ALAMEDA -- The Alameda Boys & Girls Club Foundation recently named the winner of the 2014 Youth of the Year Award: Lavell Calloway, who receives a $2,000 Sally Rudloff Scholarship Award as part of this honor.

"Lavell created an open mic program, so kids have been able to do poetry at the club. He's also been active with the drum core. He really goes out of his way to go the extra mile. Even when he's not on the clock, Lavell is doing a lot," said Jeff Miller, chief professional officer of the Alameda Boys & Girls Club.

Calloway began work at the club as a volunteer as a senior at Island High School and then took a part-time staff position. He attends Laney College.

"Lavell has been an integral part of the club ever since he started working here, when the volunteers and staff immediately took a liking to him," Miller said. "He always has a smile on his face and is a great role model."

"I like to supervise the kids, make sure they do their homework and are doing group and other good activities," Calloway said.

The Alameda Boys & Girls Club offers different activities each day of the week for up to 180 children who use its services regularly. There is a supper club on Tuesday, information technology and basketball on Wednesday and a movie on Thursday. On Friday, the club features basketball for boys and social time for girls.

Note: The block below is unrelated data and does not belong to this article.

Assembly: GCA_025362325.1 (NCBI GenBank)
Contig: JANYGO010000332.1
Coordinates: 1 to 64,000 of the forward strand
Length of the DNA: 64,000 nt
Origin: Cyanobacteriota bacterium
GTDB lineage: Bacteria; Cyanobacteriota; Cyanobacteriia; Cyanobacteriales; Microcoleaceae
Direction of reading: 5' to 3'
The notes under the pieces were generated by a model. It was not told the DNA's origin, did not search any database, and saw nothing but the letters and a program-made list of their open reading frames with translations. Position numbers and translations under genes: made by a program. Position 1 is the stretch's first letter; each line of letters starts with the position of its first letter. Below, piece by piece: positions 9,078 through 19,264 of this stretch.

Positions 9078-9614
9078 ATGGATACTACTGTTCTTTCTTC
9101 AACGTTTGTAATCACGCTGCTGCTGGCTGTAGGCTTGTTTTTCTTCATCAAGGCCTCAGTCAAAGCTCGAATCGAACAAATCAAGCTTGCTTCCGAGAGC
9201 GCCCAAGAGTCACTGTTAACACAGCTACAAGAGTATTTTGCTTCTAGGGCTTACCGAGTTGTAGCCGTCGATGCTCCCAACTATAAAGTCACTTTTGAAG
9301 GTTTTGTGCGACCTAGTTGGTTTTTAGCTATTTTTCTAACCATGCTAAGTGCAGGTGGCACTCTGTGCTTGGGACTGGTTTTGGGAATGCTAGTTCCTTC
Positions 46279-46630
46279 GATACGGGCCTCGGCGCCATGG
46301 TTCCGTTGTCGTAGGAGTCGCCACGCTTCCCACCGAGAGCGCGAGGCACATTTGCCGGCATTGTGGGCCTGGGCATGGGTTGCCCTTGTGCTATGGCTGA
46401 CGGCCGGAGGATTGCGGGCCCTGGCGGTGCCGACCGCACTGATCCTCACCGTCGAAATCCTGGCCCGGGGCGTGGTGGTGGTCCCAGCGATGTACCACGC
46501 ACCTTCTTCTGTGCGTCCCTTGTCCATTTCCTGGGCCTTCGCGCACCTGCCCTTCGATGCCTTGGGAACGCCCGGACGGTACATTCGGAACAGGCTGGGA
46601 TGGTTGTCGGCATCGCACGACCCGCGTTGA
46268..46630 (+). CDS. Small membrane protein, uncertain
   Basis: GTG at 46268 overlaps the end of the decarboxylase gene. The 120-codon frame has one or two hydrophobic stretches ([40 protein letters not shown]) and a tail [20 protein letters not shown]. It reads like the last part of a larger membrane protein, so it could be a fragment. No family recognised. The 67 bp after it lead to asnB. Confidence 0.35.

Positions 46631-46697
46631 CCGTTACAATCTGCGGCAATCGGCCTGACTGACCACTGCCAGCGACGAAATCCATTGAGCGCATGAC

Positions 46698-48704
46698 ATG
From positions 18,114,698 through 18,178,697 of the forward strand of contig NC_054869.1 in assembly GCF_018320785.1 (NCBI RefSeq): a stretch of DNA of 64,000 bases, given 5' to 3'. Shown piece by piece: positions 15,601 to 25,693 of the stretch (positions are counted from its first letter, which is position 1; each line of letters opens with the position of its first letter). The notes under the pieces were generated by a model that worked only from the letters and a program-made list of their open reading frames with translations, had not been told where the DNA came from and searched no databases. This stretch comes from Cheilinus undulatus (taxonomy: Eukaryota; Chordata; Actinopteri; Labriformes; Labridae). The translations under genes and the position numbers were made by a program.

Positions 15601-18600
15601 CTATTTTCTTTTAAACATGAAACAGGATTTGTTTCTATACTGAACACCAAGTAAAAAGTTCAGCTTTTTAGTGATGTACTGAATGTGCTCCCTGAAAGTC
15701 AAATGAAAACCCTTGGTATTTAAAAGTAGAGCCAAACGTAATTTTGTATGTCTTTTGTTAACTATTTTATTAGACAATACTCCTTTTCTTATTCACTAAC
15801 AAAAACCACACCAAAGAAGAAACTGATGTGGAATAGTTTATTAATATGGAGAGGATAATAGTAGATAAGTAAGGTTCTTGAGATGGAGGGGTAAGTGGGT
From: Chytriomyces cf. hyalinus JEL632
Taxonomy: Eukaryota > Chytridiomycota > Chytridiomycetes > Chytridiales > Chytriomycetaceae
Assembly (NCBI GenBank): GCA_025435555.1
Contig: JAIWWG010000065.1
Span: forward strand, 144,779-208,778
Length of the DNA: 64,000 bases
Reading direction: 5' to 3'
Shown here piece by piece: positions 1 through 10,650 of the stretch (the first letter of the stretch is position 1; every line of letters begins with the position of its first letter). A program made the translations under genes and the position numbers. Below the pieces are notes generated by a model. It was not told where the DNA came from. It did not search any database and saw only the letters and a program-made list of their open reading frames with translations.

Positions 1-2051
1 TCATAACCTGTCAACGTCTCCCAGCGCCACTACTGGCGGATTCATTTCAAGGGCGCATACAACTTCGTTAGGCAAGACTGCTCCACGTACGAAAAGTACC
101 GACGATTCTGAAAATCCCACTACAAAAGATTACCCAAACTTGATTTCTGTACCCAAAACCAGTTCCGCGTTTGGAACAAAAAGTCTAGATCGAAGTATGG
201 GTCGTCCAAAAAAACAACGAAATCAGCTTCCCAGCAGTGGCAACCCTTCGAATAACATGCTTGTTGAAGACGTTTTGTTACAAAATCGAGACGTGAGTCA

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"I'm glad I helped set up the poetry program, and I'd like to see it keep going," Calloway said. "It's great to see all the kids happy and in a good mood."

The young adult has also involved guest poets who've come to the poetry program from time to time and has organized the kids to work on group projects, he said.

Calloway also cooks with the students on occasion.

"His smile is very contagious," Miller said. "Lavell has the respect of the older kids and the younger kids love him to death.

The Laney College student is finishing up a program focused on manufacturing and then may move onto a culinary program. Those studies could dovetail nicely with the Alameda Boys & Girls Club's own push into more food-related endeavors.

The club brings in professional chefs and teaches the children to cook on Tuesdays. The aim is for the kids to begin selling some food they make at the Farmer's Market and other sites in town.

"We like to see the kids roll up their sleeves," Miller said.